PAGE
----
Which is repeated from Song of Solomon 4:5, where it is explained.
Thy neck, of which See Poole "Song of Solomon 4:4",
is as a tower of ivory, clear, and smooth, and long, and straight, and erected.
Thine eyes, See Poole "Song of Solomon 1:15"; See Poole "Song of Solomon 4:1",
like the fishpools, full, and clear, and quiet, and pleasant. Possibly here were two fish-pools, which being conveniently seated in a large field, might bear some resemblance to the eyes placed in the head.
Heshbon; a pleasant and well-watered city, beyond Jordan, as we may guess from Numbers 32:0, where doubtless there were some eminent and well-known fish-pools, as further appears by the exact description of the particular place here following, in which they were.
Thy nose; the instrument of smelling, and discerning between pleasant and loathsome things; which may signify the church’s sagacity in discerning between good and evil;
is as the tower of Lebanon; which though it be not elsewhere mentioned, was in all probability built by Solomon in the mountain of Lebanon, which was the northern border of the land of Israel towards Damascus, and therefore a very fit place for a watch-tower. To this tower her nose is compared, not for its greatness, but for its comely and convenient proportions, and beautiful aspect, which doubtless were in this as well as in the rest of Solomon’s buildings.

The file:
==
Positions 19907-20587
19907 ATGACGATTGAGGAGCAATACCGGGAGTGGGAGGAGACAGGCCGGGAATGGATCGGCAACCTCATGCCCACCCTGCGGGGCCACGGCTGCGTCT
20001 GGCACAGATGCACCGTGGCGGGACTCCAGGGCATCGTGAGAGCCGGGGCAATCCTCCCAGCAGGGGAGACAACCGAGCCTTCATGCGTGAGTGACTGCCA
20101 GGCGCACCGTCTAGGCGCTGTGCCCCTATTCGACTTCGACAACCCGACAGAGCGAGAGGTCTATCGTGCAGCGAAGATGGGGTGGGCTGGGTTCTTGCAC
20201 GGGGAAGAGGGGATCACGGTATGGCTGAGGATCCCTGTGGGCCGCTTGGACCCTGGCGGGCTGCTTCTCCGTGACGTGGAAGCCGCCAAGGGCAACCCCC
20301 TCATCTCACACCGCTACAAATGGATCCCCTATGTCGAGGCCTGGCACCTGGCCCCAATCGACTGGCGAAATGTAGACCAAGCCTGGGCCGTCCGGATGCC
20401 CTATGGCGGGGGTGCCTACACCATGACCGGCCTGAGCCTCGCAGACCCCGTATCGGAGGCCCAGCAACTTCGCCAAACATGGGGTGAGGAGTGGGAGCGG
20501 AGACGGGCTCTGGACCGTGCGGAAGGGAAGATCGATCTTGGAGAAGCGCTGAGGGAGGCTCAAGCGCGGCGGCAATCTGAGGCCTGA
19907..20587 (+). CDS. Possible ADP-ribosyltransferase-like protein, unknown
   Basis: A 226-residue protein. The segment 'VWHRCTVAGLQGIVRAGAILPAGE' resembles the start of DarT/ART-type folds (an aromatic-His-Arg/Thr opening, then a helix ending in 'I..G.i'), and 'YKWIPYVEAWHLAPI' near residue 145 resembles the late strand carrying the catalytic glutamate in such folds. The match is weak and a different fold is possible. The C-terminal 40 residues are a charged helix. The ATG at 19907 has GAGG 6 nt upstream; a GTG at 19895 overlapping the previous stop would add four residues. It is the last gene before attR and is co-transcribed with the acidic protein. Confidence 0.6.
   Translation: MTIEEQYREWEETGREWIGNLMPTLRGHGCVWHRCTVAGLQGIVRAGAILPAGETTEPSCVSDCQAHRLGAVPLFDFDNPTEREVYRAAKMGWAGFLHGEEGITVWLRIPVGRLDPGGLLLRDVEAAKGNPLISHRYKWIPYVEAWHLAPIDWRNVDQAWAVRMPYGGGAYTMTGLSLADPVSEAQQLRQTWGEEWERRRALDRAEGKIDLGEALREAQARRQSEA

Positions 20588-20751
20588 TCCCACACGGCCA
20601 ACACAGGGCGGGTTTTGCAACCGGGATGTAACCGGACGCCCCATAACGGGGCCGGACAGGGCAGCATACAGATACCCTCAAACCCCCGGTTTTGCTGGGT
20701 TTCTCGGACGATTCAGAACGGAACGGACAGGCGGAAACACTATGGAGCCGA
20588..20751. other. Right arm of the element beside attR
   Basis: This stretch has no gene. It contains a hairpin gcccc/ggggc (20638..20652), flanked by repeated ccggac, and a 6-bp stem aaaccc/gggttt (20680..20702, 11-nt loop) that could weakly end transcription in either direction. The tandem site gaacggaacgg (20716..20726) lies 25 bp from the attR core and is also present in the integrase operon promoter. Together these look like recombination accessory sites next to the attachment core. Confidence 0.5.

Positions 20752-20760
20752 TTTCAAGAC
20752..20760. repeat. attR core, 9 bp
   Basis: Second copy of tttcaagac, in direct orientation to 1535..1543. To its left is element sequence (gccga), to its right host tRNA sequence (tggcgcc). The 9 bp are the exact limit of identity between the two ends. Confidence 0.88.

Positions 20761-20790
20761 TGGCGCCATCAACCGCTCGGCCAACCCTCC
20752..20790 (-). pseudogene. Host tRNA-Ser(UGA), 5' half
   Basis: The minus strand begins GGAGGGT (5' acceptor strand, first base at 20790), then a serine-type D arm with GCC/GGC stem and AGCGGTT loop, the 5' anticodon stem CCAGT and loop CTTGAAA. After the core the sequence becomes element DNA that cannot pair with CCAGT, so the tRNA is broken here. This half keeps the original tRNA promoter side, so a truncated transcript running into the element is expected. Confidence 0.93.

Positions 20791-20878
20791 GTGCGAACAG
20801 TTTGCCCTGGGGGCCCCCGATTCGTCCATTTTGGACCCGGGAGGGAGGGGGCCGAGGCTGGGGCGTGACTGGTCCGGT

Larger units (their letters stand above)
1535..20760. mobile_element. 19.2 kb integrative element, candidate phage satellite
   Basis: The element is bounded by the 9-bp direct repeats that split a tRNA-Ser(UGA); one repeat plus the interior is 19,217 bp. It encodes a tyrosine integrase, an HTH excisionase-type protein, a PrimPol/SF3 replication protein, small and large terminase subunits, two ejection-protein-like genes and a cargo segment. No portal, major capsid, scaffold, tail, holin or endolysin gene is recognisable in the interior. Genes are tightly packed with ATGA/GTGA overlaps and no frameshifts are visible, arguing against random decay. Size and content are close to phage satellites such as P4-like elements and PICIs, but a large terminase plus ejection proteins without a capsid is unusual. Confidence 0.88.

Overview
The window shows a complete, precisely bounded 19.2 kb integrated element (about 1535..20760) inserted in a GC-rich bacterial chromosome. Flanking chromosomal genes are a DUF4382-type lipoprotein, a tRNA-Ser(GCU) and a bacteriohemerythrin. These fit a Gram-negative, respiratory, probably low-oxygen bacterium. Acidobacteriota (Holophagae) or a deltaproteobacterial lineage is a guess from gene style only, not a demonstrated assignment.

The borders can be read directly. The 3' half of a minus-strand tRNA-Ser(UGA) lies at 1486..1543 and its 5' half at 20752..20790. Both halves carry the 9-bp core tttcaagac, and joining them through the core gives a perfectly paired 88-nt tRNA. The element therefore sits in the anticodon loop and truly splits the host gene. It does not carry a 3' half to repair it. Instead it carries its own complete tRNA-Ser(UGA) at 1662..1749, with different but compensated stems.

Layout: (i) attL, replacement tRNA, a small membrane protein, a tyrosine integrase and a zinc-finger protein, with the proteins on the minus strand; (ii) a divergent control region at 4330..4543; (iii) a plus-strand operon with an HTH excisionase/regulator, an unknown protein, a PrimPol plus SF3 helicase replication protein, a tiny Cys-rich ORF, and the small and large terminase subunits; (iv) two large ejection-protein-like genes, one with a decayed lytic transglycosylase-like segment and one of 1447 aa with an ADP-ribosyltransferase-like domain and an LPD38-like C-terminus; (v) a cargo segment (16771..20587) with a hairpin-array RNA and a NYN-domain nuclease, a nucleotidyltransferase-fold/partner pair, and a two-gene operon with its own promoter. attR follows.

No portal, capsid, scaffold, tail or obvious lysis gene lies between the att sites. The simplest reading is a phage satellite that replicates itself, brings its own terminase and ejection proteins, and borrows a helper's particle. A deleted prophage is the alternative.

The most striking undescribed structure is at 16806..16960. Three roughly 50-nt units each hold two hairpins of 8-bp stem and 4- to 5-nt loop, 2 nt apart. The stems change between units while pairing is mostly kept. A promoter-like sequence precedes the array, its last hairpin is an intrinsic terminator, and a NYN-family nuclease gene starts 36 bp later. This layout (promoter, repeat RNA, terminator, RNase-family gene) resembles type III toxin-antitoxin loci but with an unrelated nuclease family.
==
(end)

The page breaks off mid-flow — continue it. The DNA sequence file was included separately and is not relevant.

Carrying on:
Which looketh toward Damascus; which words seem to be added to distinguish this from another tower or building in or near to Jerusalem, which was called the house of the forest of Lebanon, 1 Kings 7:2.
Thine head, which may signify the church’s mind or understanding, which is seated in the head,
upon thee, which is upon thee, or above the rest of thy body,
is like Carmel, eminent and pleasant to the eye, and fruitful as Mount Carmel was, as hath been formerly noted; which may note that her mind was adorned and replenished with knowledge and other excellent gifts of the Holy Ghost. Or, as others render it, like crimson or purple, which is called Carmel, 2 Chronicles 2:7; 2 Chronicles 3:14, because those fishes out of which they had their purple were taken in the sea bordering upon Mount Carmel. And so the same thing is repeated in the next clause in other words.